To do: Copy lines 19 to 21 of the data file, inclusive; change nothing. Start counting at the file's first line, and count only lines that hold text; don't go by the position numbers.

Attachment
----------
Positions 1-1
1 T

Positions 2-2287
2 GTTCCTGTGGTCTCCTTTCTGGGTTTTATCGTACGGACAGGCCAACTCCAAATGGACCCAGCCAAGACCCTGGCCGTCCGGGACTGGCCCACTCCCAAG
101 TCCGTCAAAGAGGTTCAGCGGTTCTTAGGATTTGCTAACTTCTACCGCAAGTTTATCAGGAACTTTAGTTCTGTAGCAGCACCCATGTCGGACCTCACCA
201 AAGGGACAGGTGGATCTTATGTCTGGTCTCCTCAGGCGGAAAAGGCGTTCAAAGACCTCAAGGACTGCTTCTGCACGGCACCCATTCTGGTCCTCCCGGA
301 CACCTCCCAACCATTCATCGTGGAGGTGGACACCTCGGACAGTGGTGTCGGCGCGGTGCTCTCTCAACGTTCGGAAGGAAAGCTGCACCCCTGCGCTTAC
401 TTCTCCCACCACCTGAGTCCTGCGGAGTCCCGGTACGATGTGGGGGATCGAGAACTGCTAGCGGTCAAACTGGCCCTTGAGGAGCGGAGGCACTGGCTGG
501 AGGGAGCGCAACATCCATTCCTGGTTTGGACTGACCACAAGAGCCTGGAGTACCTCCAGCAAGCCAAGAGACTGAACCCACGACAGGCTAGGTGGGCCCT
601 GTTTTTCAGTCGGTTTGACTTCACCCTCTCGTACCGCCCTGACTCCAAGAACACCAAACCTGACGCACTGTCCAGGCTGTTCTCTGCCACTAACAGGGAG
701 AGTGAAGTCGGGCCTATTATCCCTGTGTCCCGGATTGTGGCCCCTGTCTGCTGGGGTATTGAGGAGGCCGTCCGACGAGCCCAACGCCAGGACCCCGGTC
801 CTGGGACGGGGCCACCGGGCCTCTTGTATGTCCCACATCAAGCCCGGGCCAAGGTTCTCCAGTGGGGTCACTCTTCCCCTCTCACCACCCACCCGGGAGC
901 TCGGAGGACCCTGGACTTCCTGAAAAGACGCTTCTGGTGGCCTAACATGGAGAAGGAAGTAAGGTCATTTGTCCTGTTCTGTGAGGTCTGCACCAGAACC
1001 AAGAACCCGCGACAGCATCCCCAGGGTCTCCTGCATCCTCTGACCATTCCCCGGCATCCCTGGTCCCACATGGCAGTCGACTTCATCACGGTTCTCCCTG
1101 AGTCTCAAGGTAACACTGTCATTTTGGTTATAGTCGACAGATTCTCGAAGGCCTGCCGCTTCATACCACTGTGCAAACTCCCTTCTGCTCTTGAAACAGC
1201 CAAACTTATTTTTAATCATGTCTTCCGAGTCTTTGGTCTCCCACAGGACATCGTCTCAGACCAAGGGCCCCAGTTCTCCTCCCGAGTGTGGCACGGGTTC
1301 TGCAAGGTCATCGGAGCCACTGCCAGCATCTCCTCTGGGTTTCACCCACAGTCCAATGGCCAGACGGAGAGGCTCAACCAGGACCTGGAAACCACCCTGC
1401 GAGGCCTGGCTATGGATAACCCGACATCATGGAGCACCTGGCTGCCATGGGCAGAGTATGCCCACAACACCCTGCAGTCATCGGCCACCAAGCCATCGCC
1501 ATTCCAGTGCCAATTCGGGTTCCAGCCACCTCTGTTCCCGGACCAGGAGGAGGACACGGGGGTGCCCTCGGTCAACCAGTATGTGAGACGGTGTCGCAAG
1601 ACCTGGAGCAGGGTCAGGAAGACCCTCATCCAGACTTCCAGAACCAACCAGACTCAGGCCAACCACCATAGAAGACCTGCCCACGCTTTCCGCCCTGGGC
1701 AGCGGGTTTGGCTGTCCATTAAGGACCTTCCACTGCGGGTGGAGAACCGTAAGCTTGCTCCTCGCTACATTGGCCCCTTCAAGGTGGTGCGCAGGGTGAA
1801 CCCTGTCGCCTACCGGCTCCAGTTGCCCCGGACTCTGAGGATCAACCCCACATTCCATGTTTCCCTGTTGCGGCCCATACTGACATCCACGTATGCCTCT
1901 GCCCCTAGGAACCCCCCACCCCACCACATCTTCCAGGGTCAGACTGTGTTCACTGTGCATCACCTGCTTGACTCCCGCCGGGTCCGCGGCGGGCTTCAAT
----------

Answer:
1501 ATTCCAGTGCCAATTCGGGTTCCAGCCACCTCTGTTCCCGGACCAGGAGGAGGACACGGGGGTGCCCTCGGTCAACCAGTATGTGAGACGGTGTCGCAAG
1601 ACCTGGAGCAGGGTCAGGAAGACCCTCATCCAGACTTCCAGAACCAACCAGACTCAGGCCAACCACCATAGAAGACCTGCCCACGCTTTCCGCCCTGGGC
1701 AGCGGGTTTGGCTGTCCATTAAGGACCTTCCACTGCGGGTGGAGAACCGTAAGCTTGCTCCTCGCTACATTGGCCCCTTCAAGGTGGTGCGCAGGGTGAA